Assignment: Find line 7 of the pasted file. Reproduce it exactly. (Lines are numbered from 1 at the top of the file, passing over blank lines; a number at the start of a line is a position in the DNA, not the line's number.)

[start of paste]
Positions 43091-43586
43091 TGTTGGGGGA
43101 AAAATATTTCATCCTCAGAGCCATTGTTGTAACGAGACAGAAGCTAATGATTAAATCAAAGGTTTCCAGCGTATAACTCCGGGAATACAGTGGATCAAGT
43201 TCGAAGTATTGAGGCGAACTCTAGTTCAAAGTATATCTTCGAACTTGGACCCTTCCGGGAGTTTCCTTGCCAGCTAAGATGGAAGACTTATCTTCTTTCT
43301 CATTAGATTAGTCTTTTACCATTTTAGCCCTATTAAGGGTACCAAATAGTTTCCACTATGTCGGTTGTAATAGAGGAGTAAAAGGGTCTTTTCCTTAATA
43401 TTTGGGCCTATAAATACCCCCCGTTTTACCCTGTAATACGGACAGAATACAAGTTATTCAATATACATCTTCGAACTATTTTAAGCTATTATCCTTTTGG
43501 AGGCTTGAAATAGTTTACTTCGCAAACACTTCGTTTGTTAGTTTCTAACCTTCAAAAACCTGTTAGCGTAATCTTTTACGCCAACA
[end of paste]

43501 AGGCTTGAAATAGTTTACTTCGCAAACACTTCGTTTGTTAGTTTCTAACCTTCAAAAACCTGTTAGCGTAATCTTTTACGCCAACA